The Canadian tradition of fighting in wars for freedom and democracy and to end tyranny is a proud part of our history and mercifully, it somehow manages to continue to this very day to some extent.
In the Second World War, which started when Canada declared war on Germany in 1939, Canada suffered over 45,300 deaths in action, fighting for our country and our way of life against a tyrannical dictatorship, over a period of nearly six years.
On this date in 1944, Canada sent over 15,000 troops to battle and hundreds of our Canadians were killed, injured, or captured in one day—the D-Day Invasion. Canada and the Allies obviously won the war nearly a year later, after many more casualties ensued. And we owe it to the soldiers who died and the families of those who gave their lives—and we owe it to our country—to remember that day in our history—as a proud part of our Canadian heritage.
STATEMENT BY THE PRIME MINISTER MARKING THE 63RD ANNIVERSARY D-DAY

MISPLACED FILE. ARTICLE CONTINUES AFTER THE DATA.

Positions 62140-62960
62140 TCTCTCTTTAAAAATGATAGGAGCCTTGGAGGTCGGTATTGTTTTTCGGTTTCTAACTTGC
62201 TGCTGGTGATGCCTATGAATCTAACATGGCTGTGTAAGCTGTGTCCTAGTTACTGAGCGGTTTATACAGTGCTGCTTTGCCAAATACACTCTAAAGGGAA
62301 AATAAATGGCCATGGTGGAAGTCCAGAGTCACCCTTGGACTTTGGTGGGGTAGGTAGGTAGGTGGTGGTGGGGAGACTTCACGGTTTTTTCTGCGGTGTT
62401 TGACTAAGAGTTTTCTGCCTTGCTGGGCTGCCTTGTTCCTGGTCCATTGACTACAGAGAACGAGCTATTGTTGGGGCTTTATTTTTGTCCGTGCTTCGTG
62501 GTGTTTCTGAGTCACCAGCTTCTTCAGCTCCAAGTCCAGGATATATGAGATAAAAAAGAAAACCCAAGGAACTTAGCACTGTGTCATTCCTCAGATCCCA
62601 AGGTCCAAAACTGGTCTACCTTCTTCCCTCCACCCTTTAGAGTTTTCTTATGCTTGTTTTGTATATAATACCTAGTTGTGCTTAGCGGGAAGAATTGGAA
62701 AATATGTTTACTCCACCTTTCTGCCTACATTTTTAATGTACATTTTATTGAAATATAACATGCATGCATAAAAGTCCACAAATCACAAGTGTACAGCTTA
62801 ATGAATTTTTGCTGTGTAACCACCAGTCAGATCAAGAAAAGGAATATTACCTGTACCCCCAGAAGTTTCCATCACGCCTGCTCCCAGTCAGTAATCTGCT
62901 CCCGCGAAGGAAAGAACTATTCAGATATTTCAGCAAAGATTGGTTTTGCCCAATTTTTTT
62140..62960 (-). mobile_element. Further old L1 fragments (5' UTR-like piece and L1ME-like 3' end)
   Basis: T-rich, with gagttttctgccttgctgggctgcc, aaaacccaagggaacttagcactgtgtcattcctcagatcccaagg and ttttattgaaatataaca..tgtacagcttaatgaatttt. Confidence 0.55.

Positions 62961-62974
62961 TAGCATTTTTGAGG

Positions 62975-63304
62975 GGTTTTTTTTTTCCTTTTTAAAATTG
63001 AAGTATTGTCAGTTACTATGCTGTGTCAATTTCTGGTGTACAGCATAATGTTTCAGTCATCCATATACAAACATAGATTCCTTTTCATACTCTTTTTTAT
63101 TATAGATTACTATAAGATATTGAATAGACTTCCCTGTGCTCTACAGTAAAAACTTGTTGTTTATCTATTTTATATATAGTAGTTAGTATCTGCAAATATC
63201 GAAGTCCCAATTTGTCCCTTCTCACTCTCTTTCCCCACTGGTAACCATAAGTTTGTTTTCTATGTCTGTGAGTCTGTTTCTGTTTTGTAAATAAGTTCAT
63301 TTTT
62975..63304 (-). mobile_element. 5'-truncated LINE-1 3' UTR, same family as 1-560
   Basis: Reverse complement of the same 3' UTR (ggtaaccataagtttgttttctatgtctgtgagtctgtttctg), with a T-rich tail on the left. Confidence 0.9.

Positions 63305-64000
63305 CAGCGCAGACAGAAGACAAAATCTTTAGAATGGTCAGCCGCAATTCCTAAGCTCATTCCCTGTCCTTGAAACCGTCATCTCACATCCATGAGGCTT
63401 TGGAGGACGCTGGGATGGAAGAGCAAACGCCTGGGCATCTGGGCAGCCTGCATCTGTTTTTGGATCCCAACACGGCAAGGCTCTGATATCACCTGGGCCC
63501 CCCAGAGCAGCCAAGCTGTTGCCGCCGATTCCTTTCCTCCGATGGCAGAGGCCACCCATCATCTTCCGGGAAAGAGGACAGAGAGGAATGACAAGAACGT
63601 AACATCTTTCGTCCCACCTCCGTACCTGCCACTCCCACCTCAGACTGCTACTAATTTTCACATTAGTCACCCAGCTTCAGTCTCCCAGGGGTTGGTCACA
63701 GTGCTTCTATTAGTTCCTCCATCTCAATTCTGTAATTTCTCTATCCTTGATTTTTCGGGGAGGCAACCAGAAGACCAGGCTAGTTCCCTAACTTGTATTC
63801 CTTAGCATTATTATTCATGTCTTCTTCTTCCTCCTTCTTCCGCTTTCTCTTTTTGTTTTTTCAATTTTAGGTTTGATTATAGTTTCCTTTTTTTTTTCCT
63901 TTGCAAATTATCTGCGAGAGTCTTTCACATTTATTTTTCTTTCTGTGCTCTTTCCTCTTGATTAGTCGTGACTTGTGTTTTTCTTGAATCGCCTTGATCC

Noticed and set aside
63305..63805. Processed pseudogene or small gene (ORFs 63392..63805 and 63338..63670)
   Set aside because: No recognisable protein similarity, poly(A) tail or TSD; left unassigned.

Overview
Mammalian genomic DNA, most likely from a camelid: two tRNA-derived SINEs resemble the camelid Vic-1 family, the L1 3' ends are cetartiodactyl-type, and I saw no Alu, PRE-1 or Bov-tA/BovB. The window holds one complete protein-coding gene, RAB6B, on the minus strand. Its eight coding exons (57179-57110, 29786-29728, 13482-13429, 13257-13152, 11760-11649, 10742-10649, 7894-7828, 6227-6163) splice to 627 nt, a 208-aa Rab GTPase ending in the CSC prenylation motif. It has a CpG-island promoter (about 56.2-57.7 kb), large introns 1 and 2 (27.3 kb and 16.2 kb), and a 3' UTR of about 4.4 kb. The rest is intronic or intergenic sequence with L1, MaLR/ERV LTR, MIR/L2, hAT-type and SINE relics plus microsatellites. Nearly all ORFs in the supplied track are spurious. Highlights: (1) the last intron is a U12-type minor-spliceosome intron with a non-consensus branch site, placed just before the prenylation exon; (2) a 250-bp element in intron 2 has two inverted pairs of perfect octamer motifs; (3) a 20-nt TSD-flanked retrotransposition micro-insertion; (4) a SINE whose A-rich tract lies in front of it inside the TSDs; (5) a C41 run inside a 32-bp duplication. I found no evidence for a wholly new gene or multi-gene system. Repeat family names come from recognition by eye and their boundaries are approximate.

June 6, 2007
Prime Minister Stephen Harper today issued the following statement regarding the 63rd anniversary of the D-Day invasion:
“June 6th looms large in Canada’s history. Today we mark the 63rd anniversary of one of history’s greatest battles – D-Day – and we honour the Canadian heroes who fought and died there.
On June 6th, 1944, tens of thousands of Canadian soldiers, sailors and airmen took part in what remains the most important seaborne invasion of all time. Its purpose was to land the military might of Canada and her allies, from there to begin the long and laborious campaign that eventually freed Europe from Nazi tyranny.
It is essential that as a nation, we remember the ordinary Canadians whose extraordinary courage and sacrifice made D-Day a success – the turning point of the Second World War.
From coast to coast – from villages and farms, cities and towns, and from every corner of Canada – came these hometown heroes who risked everything in the defence of their country and the advancement of freedom.
On the anniversary of the D-Day landings it is our responsibility – and our privilege – to pay proper tribute to the Canadians who fought that day, including the more than two thousand who never came home.
We will never forget the sacrifice they made – or fail to defend what they fought for.”